Turkey blocks Iraqi Kurdish news site Rudaw
A court in Turkey blocked access to Iraqi Kurdistan news outlet Rudaw late on Wednesday after Turkish police filed a complaint, alleging that it assisted terror propaganda.
The Turkish government and Iraqi Kurdistan Regional Government (KRG) have longstanding friendly ties, yet relations occasionally become tense due to regional disagreements, such as Turkish military operations in northern Iraq and Syria.
Turkish President Recep Tayyip Erdogan has closely cooperated with the KRG's President Nechirvan Barzani in recent years over a set of issues including energy and counterterrorism.
Rudaw, which broadcasts in multiple languages including Turkish, is believed to be controlled by the Barzani family that dominates politics in the semi-autonomous region.
The court’s decision was part of a larger judgment, which blocked dozens of Twitter accounts and a few websites, including Avesta Kitap, a site that sells Kurdish language books, and a blog belonging to Dutch journalist Frederike Geerdink.
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The Ankara Fourth Criminal Court of Peace ruled that the Twitter and YouTube accounts in question have been acting as a propaganda tool for Kurdistan Workers’ Party (PKK), which is designated as a terror group by Turkey, the EU and US due to its deadly campaigns against civilian targets.
"Although the aforementioned accounts act as if they are not members of the organisation, it has been determined that they mostly communicate with accounts that are seen as the media/social media face of the organisation, and that the posts with disinformation are managed by the same social media accounts that serve the organisation," the court said in its judgment.
Sources familiar with the judgment told Middle East Eye that there was no political motivation behind the move, which they said was simply about the content published by Rudaw.
Since the 1990s, the Turkish government has been cooperating with the KRG and specifically the Barzani family against the PKK, which has its headquarters in northern Iraq's Qandil mountains. In recent years, Ankara established an extensive network of outposts in Iraq near the Turkish borders, pushing PKK militants south, increasing tensions between the armed group and the KRG authorities.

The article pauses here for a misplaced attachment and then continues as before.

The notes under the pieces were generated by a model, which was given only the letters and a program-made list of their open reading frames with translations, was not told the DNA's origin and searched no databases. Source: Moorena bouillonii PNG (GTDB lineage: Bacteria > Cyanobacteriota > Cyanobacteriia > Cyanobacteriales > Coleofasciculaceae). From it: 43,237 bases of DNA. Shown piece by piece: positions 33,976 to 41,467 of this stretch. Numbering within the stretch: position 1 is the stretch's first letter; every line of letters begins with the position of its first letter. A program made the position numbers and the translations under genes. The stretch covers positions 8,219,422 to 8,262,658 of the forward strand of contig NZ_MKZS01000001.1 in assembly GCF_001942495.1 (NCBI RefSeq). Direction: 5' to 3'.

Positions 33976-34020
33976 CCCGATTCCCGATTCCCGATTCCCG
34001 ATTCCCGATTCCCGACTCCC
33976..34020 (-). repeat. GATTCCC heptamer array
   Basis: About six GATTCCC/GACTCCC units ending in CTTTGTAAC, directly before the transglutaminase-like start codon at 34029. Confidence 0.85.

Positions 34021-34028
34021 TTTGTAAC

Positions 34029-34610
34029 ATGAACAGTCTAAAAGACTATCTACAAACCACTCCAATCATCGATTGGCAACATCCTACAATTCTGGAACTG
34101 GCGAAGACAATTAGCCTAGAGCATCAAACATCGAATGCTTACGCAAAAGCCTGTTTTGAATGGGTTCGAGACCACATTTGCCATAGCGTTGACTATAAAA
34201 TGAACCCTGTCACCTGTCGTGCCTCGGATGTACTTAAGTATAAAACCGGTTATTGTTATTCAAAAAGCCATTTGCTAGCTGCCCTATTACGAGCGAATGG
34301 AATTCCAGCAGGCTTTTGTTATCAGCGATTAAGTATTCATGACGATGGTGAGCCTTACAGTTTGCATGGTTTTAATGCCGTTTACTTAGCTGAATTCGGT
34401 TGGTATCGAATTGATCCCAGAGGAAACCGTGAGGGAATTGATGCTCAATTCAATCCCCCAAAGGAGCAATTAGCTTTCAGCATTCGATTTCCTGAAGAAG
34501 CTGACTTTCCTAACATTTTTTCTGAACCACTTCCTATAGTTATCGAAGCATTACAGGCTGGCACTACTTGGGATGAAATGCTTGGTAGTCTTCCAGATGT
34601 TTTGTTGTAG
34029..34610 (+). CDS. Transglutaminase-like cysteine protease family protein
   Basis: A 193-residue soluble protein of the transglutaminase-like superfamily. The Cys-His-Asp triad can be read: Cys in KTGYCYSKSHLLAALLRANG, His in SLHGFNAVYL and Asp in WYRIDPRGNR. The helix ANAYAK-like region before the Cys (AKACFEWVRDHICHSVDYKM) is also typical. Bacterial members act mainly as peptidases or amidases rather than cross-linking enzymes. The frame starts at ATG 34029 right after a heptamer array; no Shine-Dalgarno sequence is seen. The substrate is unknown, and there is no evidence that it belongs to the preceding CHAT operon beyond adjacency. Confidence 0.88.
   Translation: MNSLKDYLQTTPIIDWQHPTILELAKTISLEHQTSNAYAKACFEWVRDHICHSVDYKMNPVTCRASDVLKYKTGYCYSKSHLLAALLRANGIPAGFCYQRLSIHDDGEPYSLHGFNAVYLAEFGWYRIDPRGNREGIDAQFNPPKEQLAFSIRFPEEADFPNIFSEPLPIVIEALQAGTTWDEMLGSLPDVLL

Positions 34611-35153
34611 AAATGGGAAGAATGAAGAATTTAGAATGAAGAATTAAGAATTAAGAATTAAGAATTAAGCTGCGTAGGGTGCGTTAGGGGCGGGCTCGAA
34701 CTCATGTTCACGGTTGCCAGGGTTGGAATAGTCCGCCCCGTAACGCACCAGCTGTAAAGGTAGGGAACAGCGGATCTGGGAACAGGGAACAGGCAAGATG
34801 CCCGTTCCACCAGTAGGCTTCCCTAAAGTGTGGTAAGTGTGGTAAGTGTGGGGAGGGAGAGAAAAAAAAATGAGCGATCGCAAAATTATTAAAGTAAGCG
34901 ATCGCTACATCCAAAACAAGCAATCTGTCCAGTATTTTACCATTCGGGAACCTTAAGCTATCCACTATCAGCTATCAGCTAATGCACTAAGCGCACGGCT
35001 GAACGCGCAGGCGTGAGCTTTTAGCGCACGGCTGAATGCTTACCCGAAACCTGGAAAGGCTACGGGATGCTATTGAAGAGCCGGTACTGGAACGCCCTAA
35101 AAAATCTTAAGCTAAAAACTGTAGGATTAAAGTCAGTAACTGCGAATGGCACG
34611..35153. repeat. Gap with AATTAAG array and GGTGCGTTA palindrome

The Turkish government on Tuesday also blocked the popular Turkish social media website Eksi Sozluk without giving any reason.
A source familiar with the decision told MEE that the government was fed up with Eksi Sozluk’s lack of proper moderation mechanisms against the disinformation content that was posted on the website following the twin earthquakes earlier this month that killed at least 43,000 people in Turkey and another 4,500 in Syria.
Eksi Sozluk on Wednesday said it wasn't able to learn why exactly the website was blocked despite its lawyers’ multiple attempts to seek information.
The Ankara court's decision to block Avesta triggered condemnation by commentators, who noted that it was Turkey’s first publishing house that printed Kurdish books, beginning in 1996. Abdullah Keskin, the founder of Avesta, is known for his comments critical of the PKK.
"Ankara Fourth Criminal Court of Peace has denied access to our website, alleging that it 'makes propaganda for the PKK'," Avesta tweeted, adding that it "does not share anything other than the promotion and sale of our books. With book bans, this is de facto censorship, it is unacceptable."
Nahit Eren, the chairman of the Diyarbakir Bar Association, also described the judgment against Avesta as "unlawful censorship".
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